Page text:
In thinking about biomedicine, art probably seems a long way away. Yet medical research can become cultural heritage and art. When I was at the British Library, a model of Alexander Fleming’s penicillin culture and the careful drawing made by him formed one the most distinctive and attractive objects in the display of modern historical papers. Fleming himself was aware of the potential of biomedicine to create art. He was an amateur painter, but also used microbes themselves to create art. A recent article in the Smithsonian Magazine describes how ‘Fleming painted ballerinas, houses, soldiers, mothers feeding children, stick figures fighting and other scenes using bacteria. He produced these paintings by growing microbes with different natural pigments in the places where he wanted different colors. He would fill a petri dish with agar, a gelatin-like substance, and then use a wire lab tool called a loop to inoculate sections of the plate with different species’. The resulting artworks are little more than curiosities, but Fleming anticipated the development of bioart, which has developed recently into a distinctive field of artistic practice.
One of the most exciting experiences of my first few months as an AHRC fellow was, through the good offices of Bronac Ferran, to meet the distinguished artist Eduardo Kac. Eduardo has been very active in developing and discussing ideas of bioart. Among Eduardo’s most celebrated artworks is GFP Bunny which involved ‘the creation of a green fluorescent rabbit, the public dialogue generated by the project, and the social integration of the rabbit. GFP stands for green fluorescent protein’. Eduardo describes this a transgenic art, and describes transgenic art as follows: ‘a new art form based on the use of genetic engineering to transfer natural or synthetic genes to an organism, to create unique living beings. This must be done with great care, with acknowledgment of the complex issues thus raised and, above all, with a commitment to respect, nurture, and love the life thus created’. Eduardo has also produced a fascinating edited volume on bioart, details of which are available here.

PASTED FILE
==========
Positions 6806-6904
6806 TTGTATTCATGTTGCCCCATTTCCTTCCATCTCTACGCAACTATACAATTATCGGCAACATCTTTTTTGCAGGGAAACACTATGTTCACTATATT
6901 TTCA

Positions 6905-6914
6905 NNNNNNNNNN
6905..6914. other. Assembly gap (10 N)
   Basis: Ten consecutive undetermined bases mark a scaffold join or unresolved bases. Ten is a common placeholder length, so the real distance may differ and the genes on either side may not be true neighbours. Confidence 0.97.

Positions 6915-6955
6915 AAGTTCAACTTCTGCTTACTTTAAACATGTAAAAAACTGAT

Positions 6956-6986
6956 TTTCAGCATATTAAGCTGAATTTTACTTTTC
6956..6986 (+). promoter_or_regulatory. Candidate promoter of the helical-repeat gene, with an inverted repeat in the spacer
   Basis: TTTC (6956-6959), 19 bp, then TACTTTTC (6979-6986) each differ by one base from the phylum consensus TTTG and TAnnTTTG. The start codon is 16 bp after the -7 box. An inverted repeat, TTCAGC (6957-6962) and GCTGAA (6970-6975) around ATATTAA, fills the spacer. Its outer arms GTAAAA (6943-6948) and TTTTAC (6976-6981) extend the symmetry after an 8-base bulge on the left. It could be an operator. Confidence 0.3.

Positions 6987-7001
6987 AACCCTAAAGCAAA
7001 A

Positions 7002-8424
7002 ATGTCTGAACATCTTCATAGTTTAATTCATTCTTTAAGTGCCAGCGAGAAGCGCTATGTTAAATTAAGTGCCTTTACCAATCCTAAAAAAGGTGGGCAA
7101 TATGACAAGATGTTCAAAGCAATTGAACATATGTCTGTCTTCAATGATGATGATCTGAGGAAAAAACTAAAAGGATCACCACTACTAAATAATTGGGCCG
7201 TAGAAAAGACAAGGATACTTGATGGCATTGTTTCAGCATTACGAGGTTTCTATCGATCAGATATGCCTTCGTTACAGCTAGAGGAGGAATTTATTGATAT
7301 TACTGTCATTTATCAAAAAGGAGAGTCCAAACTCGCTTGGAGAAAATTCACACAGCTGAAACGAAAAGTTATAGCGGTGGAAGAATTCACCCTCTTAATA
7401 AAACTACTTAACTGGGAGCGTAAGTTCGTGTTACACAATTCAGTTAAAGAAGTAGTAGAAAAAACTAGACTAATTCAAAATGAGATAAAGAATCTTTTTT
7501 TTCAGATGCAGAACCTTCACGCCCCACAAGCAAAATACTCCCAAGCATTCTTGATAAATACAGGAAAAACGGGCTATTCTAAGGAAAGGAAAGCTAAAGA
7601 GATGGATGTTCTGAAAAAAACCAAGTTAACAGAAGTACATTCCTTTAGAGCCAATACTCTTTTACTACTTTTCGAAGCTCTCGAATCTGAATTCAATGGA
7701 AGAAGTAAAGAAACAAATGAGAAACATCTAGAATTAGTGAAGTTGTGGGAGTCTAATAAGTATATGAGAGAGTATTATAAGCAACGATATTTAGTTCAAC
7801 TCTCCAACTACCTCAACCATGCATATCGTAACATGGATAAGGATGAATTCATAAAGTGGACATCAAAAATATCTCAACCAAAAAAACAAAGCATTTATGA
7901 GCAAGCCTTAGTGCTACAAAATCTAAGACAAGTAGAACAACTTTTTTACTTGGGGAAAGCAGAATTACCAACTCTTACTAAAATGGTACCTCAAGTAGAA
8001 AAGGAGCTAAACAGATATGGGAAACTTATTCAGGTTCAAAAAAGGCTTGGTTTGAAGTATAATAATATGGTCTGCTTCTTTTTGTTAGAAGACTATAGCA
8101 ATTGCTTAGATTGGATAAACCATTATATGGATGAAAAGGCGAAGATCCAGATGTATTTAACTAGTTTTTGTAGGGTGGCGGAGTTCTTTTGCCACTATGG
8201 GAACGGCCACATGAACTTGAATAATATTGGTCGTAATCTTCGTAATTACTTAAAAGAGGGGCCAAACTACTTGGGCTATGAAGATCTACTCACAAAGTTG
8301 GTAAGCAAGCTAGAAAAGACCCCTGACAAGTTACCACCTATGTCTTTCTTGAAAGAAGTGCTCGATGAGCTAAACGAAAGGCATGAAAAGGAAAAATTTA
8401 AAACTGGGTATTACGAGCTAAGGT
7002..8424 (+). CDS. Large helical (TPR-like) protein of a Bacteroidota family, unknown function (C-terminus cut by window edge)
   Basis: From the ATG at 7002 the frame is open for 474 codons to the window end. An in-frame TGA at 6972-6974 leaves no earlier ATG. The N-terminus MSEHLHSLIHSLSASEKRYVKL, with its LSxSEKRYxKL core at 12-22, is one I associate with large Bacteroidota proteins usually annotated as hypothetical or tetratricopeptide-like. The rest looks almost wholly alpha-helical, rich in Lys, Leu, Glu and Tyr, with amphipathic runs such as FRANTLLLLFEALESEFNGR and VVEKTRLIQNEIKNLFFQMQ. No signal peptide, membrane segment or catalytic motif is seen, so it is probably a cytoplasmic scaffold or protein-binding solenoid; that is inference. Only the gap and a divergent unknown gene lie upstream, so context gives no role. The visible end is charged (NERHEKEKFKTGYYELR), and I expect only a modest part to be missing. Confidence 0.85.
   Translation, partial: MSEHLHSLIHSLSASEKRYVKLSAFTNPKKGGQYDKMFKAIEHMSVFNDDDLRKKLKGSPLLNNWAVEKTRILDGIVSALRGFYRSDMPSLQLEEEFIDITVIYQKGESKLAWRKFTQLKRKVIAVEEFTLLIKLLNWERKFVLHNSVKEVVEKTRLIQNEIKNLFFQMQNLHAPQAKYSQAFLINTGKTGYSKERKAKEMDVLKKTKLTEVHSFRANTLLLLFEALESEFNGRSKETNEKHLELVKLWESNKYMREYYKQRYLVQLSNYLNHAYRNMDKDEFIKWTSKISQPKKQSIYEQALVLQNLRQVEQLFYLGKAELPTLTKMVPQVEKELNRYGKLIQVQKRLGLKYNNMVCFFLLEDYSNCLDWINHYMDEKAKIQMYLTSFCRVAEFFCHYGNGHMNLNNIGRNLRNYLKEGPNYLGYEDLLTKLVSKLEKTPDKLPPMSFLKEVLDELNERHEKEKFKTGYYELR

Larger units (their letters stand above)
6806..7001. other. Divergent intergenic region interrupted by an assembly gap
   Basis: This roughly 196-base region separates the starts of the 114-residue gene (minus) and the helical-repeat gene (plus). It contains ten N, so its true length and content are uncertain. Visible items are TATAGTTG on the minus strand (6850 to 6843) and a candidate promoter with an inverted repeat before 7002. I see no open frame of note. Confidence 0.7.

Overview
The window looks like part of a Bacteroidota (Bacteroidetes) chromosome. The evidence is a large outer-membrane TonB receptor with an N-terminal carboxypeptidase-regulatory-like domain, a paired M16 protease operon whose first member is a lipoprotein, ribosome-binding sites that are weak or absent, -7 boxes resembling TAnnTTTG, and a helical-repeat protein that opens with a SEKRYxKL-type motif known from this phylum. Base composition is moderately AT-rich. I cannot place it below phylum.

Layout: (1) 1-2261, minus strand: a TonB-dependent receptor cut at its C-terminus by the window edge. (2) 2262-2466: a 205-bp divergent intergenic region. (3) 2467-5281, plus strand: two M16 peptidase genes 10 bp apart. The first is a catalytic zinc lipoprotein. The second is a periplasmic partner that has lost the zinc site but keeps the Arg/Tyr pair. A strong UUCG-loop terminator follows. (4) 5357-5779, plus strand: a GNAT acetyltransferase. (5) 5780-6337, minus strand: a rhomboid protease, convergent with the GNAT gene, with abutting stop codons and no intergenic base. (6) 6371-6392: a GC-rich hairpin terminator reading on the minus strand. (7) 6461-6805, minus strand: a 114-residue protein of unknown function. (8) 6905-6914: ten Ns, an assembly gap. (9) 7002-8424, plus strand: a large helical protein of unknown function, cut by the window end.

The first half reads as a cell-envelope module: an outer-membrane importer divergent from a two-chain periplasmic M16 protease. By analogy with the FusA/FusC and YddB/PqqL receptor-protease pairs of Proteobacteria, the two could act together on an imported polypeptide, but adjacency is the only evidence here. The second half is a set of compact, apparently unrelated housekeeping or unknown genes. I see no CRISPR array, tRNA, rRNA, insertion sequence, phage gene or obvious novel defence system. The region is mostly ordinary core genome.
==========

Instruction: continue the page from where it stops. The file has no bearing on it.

Among the artworks which form part of GFP Bunny are a series of artworks called Lagoglyph which reference the rabbit in a series of different media, such as a Google Earth image of a painting of a rabbit head. Last year, Eduardo exhibited a Lagoglyph Sound System which used conductive ink in order to enable the viewer to elicit sounds by touching parts of the painting. Conductive inks (the products used by Eduardo were produced by Bare Conductive Inks) seem to me to illustrate perfectly the transformative potential of making. Once ink can conduct electricity, the analogue becomes digital: manuscripts can become circuit boards and paintings computers. This shifts many of the relations around which the idea of digital humanities has been constructed. Electrically conductive inks of this type are made from enzymes or even whole living organisms, as is described in this patent, so these new materials are themselves a result of biomedicine.
Data has much to unite biomedicine but maybe and digital humanities, but maybe making, bioinks and bioart will prove to be another important shared horizon.